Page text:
It was Saturday night 8 PM and the streets were bustling with people, consisting mostly of local families taking a post-dinner stroll or settling down on small stools eating whole street food meals on large tables. We even encountered this group of boys playing soccer in an enclosed area underneath an elevated road.

We went to the shopping malls Dagon and Dagon 2. Dagon was a previous name for Yangon. We bought snacks and water at a supermarket in Dagon, which had definitely seen better days. The mall looked like it was built in the 80s and had a sad Soviet concrete-block feel. Dagon 2 was the newer, shinier glass-and-steel mall. Nonetheless, it still hit me that Myanmar has truly been closed off from Western commercialization since the only Western brand / store at either mall was Adidas. At Dagon 2, we had lychee iced tea at Kung Fu Tea and by the time we went to check out the restaurants at 8:30 PM, one did not have any vegetarian options and the second one was closing.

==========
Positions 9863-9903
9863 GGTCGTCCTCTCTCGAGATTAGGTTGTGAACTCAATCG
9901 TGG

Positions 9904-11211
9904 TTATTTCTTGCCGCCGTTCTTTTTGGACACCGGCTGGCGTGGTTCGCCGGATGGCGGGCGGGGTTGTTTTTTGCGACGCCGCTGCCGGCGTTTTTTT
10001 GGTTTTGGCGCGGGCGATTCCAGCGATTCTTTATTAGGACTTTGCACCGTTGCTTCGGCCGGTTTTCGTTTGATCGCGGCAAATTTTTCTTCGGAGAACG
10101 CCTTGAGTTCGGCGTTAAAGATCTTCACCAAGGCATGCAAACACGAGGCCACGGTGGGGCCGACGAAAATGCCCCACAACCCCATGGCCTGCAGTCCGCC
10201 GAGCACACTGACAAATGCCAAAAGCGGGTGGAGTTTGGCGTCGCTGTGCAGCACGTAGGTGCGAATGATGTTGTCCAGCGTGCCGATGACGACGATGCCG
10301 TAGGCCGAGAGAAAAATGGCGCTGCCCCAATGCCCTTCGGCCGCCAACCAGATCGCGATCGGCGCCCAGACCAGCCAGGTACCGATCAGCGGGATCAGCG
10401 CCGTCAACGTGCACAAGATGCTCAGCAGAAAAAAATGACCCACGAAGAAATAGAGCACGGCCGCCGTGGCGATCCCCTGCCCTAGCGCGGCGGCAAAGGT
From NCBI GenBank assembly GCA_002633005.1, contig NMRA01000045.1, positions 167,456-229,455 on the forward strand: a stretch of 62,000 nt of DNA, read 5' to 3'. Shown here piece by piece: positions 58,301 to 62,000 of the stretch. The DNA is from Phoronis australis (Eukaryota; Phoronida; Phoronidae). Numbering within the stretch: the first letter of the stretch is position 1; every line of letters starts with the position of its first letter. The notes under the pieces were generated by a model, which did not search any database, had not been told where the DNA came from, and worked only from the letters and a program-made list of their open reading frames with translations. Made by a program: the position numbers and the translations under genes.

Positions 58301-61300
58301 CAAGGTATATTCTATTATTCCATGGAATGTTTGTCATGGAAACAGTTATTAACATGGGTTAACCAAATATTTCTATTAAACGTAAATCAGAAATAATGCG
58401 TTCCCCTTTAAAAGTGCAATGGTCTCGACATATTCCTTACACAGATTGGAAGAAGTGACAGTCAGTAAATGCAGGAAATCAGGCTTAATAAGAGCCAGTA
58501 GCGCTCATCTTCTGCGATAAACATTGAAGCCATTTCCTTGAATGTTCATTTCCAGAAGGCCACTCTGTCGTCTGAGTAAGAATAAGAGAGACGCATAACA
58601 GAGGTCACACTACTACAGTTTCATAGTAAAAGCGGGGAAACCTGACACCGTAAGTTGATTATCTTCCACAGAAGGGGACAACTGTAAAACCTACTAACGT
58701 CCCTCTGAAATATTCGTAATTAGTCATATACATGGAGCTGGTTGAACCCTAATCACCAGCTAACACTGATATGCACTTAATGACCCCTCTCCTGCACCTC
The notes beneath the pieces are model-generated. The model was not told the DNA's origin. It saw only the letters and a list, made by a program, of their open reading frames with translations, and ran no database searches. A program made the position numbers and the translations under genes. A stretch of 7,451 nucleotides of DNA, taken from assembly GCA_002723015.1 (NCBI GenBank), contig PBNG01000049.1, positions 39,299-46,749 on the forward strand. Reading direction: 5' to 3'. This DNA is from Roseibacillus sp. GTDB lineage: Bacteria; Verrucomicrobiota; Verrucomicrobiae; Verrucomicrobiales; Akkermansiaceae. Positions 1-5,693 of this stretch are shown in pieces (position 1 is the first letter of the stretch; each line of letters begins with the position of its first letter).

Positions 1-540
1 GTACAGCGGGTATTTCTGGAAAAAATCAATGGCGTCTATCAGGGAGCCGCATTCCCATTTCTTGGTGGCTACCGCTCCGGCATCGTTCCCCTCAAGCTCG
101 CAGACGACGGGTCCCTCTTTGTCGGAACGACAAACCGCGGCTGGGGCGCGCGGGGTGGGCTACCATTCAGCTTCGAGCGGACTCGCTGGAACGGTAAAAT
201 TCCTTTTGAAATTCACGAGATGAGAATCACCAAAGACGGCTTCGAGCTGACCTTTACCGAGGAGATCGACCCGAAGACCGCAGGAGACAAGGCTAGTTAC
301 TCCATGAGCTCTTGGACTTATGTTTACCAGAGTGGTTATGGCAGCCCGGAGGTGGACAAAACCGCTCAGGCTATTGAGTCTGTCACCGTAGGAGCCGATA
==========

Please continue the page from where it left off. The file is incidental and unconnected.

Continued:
Hungry again, we walked through the side streets back in the direction of Hotel Accord. The streets were still filled with people. We walked through the alleys until finding a block of three restaurants / bars on the street each full of locals, mostly men. None of these restaurants had a romanized sign, however the one in the middle had an LED light banner that said something in English. I took that as a good sign and decided to step into that one. The staff handed us an English menu with no prices listed and handed us each a mug of Myanmar beer without us asking for it. We asked how much our food orders were going to be afraid of them gouging the unexpecting tourists. The prices were fair and the food was not bad but not memorable. At one point the power on the block went out. A few people cheered ironically. A man climbed up the closest electric pole and fixed the problem within five minutes.

Local restaurant without English name in Yangon

We walked back home and bought a bunch of mini bananas from an old lady, she probably price gouged us but whatever things are overall very cheap here anyway. For tomorrow, I planned to explore downtown Yangon.